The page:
Pharmacists were onsite as part of the primary care team to discuss concerns about blood pressure medications and recommendations on how to maximize the benefits of blood pressure lowering medications.
The program focused primarily on blood pressure reduction. “Controlling blood pressure is key to lowering rates of stroke and heart disease,” says Dr. Kaczorowski. “We found that even small reductions can have a dramatic impact on the health of older adults.” According to the Heart and Stroke Foundation, one in five Canadian adults has high blood pressure.
With the largest cohort of baby boomers in Canada’s history entering their at-risk years, Dr. Kaczorowski says that the next steps will be to roll out the program across Canada.
“It’s never too late to reduce your risk of stroke, and this project is showing us how quickly the benefits of blood pressure management can accrue” says Canadian Stroke Network spokesperson Dr. Antoine Hakim. “Good health isn’t just for the young; it’s a life-long pursuit.”
He notes that simple solutions can lead to big results: “Here is a prevention strategy that doesn’t require large health expenditures but has significant impact on health outcomes. It’s worth pursuing this peer model with other at-risk populations such as youth and the Aboriginal population.”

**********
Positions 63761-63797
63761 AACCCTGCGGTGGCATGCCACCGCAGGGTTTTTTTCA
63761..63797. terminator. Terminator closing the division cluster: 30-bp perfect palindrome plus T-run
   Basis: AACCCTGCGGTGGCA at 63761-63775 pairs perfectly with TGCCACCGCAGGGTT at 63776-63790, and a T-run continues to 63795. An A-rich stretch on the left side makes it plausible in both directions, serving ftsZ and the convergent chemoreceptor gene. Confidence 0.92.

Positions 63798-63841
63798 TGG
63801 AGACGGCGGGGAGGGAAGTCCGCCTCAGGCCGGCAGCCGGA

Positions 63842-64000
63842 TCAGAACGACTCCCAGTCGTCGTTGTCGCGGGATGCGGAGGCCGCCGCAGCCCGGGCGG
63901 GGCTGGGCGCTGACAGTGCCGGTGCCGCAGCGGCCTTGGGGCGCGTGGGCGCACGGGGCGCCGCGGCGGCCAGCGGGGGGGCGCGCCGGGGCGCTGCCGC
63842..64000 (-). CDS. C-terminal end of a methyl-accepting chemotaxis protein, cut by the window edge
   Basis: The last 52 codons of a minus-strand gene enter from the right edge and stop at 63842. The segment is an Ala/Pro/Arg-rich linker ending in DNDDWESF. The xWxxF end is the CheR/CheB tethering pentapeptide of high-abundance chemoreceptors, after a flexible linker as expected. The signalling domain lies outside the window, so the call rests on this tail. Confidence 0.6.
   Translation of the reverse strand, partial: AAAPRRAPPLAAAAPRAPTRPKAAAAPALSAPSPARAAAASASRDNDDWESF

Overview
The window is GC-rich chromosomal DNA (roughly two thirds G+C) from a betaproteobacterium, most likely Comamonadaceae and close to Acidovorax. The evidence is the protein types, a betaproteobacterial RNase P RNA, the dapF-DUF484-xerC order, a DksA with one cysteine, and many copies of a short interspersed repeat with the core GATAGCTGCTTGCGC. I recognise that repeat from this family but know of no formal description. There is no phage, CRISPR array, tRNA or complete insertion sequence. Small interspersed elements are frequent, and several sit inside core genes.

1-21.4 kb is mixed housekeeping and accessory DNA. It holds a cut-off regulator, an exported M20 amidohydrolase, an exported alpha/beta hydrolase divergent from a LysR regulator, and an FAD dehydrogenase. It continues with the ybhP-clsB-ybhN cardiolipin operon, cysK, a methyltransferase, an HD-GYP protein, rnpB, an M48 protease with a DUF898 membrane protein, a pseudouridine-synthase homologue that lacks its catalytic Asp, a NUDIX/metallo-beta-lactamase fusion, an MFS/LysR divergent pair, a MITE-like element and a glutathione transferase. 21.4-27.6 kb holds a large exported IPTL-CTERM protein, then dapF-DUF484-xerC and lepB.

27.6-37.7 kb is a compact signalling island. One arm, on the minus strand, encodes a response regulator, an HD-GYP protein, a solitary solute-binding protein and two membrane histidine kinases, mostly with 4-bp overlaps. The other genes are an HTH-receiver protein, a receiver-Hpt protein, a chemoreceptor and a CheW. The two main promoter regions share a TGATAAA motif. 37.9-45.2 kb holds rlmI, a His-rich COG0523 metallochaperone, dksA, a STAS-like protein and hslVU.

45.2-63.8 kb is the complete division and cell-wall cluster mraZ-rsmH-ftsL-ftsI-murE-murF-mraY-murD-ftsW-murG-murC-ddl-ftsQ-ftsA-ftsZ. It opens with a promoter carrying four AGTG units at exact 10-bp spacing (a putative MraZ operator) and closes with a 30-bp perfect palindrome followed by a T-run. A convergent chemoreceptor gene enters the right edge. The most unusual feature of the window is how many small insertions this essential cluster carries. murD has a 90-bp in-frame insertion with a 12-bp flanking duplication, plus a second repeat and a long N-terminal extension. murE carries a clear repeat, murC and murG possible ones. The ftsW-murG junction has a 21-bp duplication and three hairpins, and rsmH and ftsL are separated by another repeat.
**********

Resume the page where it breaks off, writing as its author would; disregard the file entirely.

The 2010 Heart and Stroke Foundation report card recently warned that a ‘perfect storm’ of risk factors and demographic changes are creating an unprecedented burden on Canada’s fragmented cardiovascular care system.
“We currently have a patchwork quilt of prevention and treatment initiatives,” says Heart and Stroke Foundation spokesperson Dr. Michael Hill. “Community programs like CHAP are integral to helping individuals within at-risk populations understand and manage their health risks.”
Canadians can assess and manage their blood pressure risk with the My Heart&Stroke Blood Pressure Action Plan™ at heartandstroke.ca/bp. The Canadian Stroke Congress is a joint initiative of the Heart and Stroke Foundation of Canada, the Canadian Stroke Network, and the Canadian Stroke Consortium.
For more information about CHAP, visit www.chapprogram.ca.a.openmind-gear.net .More